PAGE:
Every spring, broadcasters hearts and minds turn to, not love, but pilots. One by one, they take off south of the border and TV execs fall in love with them all over again. U.S. programmers decide which ones make their schedules. Then Canadian programmers fly south, spend $700 million-plus, and bring as many as they can carry back home.
Will it happen again this spring? All eyes will be on CTV and Global. They’ve been telling the CRTC that they are broke, broke, broke. So they better not be getting ready to spend, spend, spend.
It is getting close to the spending season. ABC today announced renewals for much of its prime time schedule. Everyone knew Grey’s Anatomy, Dancing With The Stars, Lost and Desperate Housewives were coming back. On the bubble show Private Practice also made the cut, as did Ugly Betty.
No word yet on the fate of Samantha Who and several midseason shows, including Castle and Better Off Ted.
The other networks should be making similar announcements soon. NBC will announce their full fall schedule May 5 in New York. Fox (May 18), ABC (May 19) CBS (May 20) and The CW (May 21) follow.
Immediately after that, Canadian network programmers will scoop up the imports for next season. It would be a tad unseemly to wave too much cash around this year, what with CTV CEO Ivan Fecan’s plea before the CRTC Thursday suggesting the business model is broke and that they need carriage fee money just to survive. “Please give us new revenue sources or reduce the(Canadian news content) obligations or some mix of both. Otherwise, we don’t believe there is a business there in the future,” he told the Heritage committee Thursday in Ottawa. Things are so bad, said Fecan, CTV tried to sell off some of its local TV stations–some for as little as a dollar–but there were no takers.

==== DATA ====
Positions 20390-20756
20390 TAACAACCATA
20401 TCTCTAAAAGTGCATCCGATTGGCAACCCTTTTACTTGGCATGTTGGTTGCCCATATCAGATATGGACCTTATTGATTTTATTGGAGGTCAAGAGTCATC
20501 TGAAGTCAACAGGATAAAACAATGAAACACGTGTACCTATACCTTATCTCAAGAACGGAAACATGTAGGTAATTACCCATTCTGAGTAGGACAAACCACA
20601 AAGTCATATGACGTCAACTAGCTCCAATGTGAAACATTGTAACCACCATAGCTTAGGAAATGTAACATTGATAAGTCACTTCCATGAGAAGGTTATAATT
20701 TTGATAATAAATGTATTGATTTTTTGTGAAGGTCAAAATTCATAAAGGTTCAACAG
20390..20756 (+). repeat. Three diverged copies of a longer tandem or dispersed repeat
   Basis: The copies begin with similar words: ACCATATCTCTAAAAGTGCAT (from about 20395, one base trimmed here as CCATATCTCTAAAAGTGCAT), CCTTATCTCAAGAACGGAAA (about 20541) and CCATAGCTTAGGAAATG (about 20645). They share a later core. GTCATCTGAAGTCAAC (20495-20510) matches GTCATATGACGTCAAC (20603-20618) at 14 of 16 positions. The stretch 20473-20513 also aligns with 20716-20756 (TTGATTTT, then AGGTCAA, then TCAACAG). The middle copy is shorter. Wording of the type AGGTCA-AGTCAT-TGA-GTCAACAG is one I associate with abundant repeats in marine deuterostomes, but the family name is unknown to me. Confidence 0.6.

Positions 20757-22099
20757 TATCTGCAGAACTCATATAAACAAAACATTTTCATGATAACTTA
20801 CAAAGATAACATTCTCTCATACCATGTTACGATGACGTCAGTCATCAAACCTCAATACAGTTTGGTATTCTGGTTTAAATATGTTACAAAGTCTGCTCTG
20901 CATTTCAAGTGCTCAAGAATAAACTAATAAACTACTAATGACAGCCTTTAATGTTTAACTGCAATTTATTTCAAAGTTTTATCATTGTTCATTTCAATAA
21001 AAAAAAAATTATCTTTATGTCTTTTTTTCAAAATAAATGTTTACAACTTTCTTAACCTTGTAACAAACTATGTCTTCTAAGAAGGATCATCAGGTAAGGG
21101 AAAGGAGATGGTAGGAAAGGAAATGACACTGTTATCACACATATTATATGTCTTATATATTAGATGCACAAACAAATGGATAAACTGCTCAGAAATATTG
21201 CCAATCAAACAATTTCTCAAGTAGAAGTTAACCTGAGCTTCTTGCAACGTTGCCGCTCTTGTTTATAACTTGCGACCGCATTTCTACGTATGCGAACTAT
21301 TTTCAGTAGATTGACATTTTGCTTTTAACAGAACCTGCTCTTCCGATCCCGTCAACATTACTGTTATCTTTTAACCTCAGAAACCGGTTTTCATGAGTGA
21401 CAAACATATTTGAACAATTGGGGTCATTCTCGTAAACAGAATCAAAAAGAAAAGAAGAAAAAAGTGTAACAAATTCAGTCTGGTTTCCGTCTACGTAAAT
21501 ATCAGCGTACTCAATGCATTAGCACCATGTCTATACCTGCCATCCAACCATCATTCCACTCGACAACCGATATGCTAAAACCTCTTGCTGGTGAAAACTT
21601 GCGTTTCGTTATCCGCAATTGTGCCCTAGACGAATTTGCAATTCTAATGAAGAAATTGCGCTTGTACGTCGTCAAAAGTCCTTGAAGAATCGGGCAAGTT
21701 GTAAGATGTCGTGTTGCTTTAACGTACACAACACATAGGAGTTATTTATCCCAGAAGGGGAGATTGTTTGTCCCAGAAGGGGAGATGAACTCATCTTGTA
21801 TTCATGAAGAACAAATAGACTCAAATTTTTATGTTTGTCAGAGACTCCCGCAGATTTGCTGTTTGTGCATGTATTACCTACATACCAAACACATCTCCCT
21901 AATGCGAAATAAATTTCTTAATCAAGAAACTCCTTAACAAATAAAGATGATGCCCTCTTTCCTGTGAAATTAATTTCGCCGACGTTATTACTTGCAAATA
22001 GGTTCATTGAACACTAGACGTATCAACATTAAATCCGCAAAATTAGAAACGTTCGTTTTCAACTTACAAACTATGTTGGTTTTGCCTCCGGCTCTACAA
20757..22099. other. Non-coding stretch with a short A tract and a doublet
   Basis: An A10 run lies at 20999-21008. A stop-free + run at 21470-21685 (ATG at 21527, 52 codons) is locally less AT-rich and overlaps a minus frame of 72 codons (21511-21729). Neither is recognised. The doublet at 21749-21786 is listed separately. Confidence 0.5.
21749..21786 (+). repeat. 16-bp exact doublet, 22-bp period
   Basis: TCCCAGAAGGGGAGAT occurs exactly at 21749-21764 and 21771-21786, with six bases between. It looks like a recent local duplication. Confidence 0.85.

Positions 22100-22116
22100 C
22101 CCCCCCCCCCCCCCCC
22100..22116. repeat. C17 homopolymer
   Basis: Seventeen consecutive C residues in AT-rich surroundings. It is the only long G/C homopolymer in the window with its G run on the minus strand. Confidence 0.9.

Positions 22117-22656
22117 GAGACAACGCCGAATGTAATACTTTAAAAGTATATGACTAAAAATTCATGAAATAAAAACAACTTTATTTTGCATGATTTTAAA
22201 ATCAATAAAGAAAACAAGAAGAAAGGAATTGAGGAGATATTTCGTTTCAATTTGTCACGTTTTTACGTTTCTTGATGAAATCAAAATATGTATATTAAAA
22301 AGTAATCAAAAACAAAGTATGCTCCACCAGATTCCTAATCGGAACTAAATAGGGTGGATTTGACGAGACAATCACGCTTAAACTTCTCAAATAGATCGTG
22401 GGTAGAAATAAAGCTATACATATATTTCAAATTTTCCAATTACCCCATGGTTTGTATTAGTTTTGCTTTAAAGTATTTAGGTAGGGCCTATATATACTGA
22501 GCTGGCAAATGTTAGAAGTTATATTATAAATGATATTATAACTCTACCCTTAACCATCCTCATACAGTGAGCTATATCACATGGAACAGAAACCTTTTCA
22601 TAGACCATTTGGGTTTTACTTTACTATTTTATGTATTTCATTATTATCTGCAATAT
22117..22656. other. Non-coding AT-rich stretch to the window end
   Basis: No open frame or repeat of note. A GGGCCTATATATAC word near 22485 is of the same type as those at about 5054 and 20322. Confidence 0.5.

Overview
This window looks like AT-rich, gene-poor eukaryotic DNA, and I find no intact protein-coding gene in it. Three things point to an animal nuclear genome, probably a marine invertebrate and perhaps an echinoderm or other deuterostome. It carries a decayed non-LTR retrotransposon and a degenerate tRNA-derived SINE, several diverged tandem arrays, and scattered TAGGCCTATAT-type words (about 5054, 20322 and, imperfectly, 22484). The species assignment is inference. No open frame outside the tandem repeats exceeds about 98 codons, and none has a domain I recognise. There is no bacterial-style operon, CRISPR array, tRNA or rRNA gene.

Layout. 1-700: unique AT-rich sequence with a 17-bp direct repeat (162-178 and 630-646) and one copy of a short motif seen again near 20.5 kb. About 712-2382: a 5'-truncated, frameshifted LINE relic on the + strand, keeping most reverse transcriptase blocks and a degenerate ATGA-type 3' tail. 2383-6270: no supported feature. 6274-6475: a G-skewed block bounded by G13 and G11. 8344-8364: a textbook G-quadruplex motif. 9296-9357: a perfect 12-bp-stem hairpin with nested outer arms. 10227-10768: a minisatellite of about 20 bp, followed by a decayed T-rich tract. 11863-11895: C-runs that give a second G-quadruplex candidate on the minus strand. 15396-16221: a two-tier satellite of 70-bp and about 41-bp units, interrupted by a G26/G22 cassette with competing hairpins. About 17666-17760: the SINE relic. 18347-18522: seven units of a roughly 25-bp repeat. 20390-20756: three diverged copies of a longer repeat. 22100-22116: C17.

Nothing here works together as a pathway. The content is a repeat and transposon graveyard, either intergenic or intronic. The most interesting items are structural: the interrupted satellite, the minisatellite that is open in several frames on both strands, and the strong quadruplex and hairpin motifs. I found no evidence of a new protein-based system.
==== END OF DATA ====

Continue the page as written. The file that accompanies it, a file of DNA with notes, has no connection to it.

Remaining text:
There is no question that a sharp downturn in ad revenue has rocked the broadcast industry. Still, it will be very interesting to see whether CTV and Global can resist the temptation to spend big on American content next month as it has in past show buying sprees. As, Peter Bissonnette, president of cable giant Shaw, pointed out Thursday, “Broadcasters made business decisions to spend more than $700 million annually on American programming and, in one case [Canwest], amass a $4-billion debt from the purchase of non-Canadian TV stations and publishing properties…They should be held accountable for these decisions.”
Otherwise, the CRTC should just ask Shaw and Rogers to give the carriage fee money directly to Warner Bros. Television, Disney, Fox Television and Paramount, since, if the pattern for the past decade-plus holds, that is where CTV and Global will take it. Why not cut out the middle man.
As for what other U.S. shows might be back next year, check out this link to the story I wrote today for The Canadian Press, which gives a network-by-network run down. An excerpt:
Shows on the bubble at NBC include Chuck, Medium and My Name is Earl. Heroes is down but probably not out thanks to favourable demographics.
A show like Chuck might also be saved due to the downturn in the economy. There is a definite swing toward lighter, more escapist fare next season. Grim shows like Without a Trace may be deemed too scary for scary times. The hero of Chuck (played by Zachary Levi) is easy to root for, a nerd working at a big box store who is a secret spy hero.
A visit to the set of Chuck on the Warner Bros. lot in Burbank, Calif., also provides clues to how it stays on the air despite low ratings. The main set is a replica of a big box retail outlet filled with plasma screens, Guitar Hero games and other consumer electronics. The embedded marketing opportunities are endless, something all networks are seeking as viewers grow more resistant to traditional advertising.
A fan effort to save the show is gaining traction on Twitter, where viewers are urged to go to Subway – a sandwich shop featured on a recent episode – and buy a footlong before the Monday finale in an effort to save the show. Talk about putting your money where your mouth is.